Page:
Jayne Kamin-Oncea-US PRESSWIRE
The Dodgers center fielder talked about returning from shoulder surgery, the weight of expectations, and team chemistry on Friday, the reporting date for position players at Camelback Ranch.
Many position players arrived at Camelback Ranch on Friday, the reporting date for Dodgers camp. But Matt Kemp has been in camp for well over a week, and on Friday opened up to reporters about one simple goal he had for the 2013 season.
"I'm not worried about numbers. As long as I stay on the field, the numbers should be there," Kemp said. "I just want to stay healthy, that's it."
Kemp had trouble staying healthy in 2012, when a pair of left hamstring strains derailed a great start. He missed 51 of 53 games in a stretch just before the All-Star break, then in late August injured his left shoulder colliding with the center field wall at Coors Field. Sapped of his power for most of the rest of the season, Kemp had surgery to repair a tear in his left shoulder on Oct. 5.
"I'm right back to where I need to be. I feel good. I'm playing center field. I can't go out there and be all heavy, trying to run around and make plays like Mike Trout. I have to be light to do things like that."
Kemp said he started last season at 220 pounds, and is down to 213 right now. He was at 208 pounds in 2011, when he had one of the greatest seasons ever for a Dodgers position player. Kemp hit .324/.399/.586 that season, with 39 home runs, 40 stolen bases, and finished second to Ryan Braun in the National League MVP race.
"I feel like I have more power when I'm lighter. I think that's where some people mess up. Some people tend to try to gain weight so they can have more power, but that's not the case," Kemp said. "I hit the most home runs at my lightest weight ever. Everything is a little more free and working the way you want it to work. I like lighter; the lighter, the better."
Kemp hit 12 home runs in his first 23 games last season, but hit just 11 over the final 83 contests.
"Those are frustrating times when you're out there hurt, and the pitcher might throw a pitch you normally can crush, and you aren't getting to those pitches the way you normally should be able to. It's kind of like your gifts are taken away from you until you get healthy again," he said. "You have injuries in this game. It's just a way of getting through them and trying to be successful."
Surgery for Kemp meant he couldn't do much until January, and he enters spring training still playing catch-up. He said he doesn't plan to rush back, at least during spring training.
"I'm not trying to be out there for the first game (on Feb. 23 against the White Sox). We're definitely going to take it one day at a time. We're not in a rush. We have a long spring training," Kemp said. "I've only taken BP on the field three times, so I need to get on the field and hit some more and feel comfortable."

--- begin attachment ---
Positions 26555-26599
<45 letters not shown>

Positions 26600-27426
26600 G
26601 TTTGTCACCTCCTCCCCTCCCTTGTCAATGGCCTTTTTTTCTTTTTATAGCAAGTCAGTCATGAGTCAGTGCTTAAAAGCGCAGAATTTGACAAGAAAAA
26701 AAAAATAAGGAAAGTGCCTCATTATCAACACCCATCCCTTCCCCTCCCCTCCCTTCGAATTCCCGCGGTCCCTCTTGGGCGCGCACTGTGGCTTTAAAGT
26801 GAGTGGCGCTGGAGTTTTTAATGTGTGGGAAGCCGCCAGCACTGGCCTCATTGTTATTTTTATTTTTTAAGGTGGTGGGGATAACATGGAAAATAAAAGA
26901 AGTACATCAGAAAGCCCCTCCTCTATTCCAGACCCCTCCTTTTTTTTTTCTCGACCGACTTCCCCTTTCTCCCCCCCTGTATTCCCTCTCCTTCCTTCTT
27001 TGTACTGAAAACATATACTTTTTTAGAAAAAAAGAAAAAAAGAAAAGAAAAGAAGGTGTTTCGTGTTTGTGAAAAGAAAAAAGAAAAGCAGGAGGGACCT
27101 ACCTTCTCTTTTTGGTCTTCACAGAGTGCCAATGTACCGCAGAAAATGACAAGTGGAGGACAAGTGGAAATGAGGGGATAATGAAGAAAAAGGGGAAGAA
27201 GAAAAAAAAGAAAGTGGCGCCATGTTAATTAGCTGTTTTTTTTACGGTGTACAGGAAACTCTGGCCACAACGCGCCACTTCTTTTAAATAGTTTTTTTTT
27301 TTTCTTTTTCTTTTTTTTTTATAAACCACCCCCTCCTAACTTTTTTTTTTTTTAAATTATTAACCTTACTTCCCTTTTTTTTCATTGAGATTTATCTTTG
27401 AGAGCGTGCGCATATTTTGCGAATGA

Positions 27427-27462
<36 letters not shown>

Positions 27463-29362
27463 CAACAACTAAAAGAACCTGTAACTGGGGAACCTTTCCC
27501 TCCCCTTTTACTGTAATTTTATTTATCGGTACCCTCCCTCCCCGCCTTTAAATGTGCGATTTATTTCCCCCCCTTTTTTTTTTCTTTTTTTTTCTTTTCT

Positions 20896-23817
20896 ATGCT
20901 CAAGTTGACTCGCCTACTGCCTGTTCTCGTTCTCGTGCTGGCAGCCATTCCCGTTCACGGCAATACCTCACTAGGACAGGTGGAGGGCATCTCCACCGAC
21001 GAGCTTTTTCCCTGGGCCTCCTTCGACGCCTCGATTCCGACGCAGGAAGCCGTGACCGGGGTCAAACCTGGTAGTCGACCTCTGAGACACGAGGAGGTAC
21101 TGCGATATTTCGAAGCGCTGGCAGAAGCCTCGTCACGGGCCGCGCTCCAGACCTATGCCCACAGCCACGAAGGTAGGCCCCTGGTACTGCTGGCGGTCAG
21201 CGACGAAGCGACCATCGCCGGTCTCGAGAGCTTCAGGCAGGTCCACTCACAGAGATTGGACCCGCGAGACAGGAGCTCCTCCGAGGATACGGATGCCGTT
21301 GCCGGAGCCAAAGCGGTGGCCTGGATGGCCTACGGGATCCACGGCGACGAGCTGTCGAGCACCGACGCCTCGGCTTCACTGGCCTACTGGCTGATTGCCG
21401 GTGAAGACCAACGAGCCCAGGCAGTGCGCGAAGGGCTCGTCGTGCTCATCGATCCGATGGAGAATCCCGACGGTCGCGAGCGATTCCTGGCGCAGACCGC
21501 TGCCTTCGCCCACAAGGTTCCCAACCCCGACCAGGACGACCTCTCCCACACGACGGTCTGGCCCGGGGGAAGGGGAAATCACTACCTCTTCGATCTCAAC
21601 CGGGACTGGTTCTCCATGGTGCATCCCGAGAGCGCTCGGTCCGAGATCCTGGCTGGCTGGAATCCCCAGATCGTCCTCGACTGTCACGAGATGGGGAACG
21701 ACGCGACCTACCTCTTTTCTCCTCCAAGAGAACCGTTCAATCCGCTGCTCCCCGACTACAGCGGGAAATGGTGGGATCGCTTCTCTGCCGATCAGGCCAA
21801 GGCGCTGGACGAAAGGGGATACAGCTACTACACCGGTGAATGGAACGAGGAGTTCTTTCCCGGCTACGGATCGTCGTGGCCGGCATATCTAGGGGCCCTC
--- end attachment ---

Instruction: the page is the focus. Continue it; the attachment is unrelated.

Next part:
Kemp has a different date in mind when thinking about his ultimate return.
"Spring training is to get ready for the season," Kemp said. "My main concern is being ready for opening day — which I will be — and to be healthy and ready to go."
Opening day for the Dodgers is Apr. 1 at Dodger Stadium against the Giants, winners of two of the last three World Series. Employers of a first baseman, Brandon Belt (the mention of whom spawned an eye roll from Kemp), who said the Dodgers couldn't buy chemistry. Kemp was amused by the comments from Belt.
"If I was a World Series champ, I wouldn't be saying anything about anybody's team," Kemp said. "I don't have to say anything. I'm a World Series champ."
Kemp said he liked the moves made by the team, and who wouldn't with a payroll north of $230 million? He said a full spring training together will help the team gel.
"I can already tell with the people we have here that the chemistry is going to be good. We built chemistry at the end of the year last year, with everything working the way we wanted it to work. We really don't care about what people say or how they feel," Kemp said. "We have a great team, with all the pieces we need to be successful. We have pitching, we have a bullpen, we have hitters, we have it all, so there's going to be no excuses on if we do lose. But if everybody does their job, then we're going to be very successful."
As far as the chicken-egg relationship of chemistry and winning, Kemp also weighed in.
"Chemistry comes from playing with one another. You don't have to like everybody on the team, as long as everyone has that one common goal of winning baseball games, that's all that matters," Kemp said. "As long as you're winning, the chemistry is going to be there."
The Dodgers will hold their first fill squad workout on Saturday morning.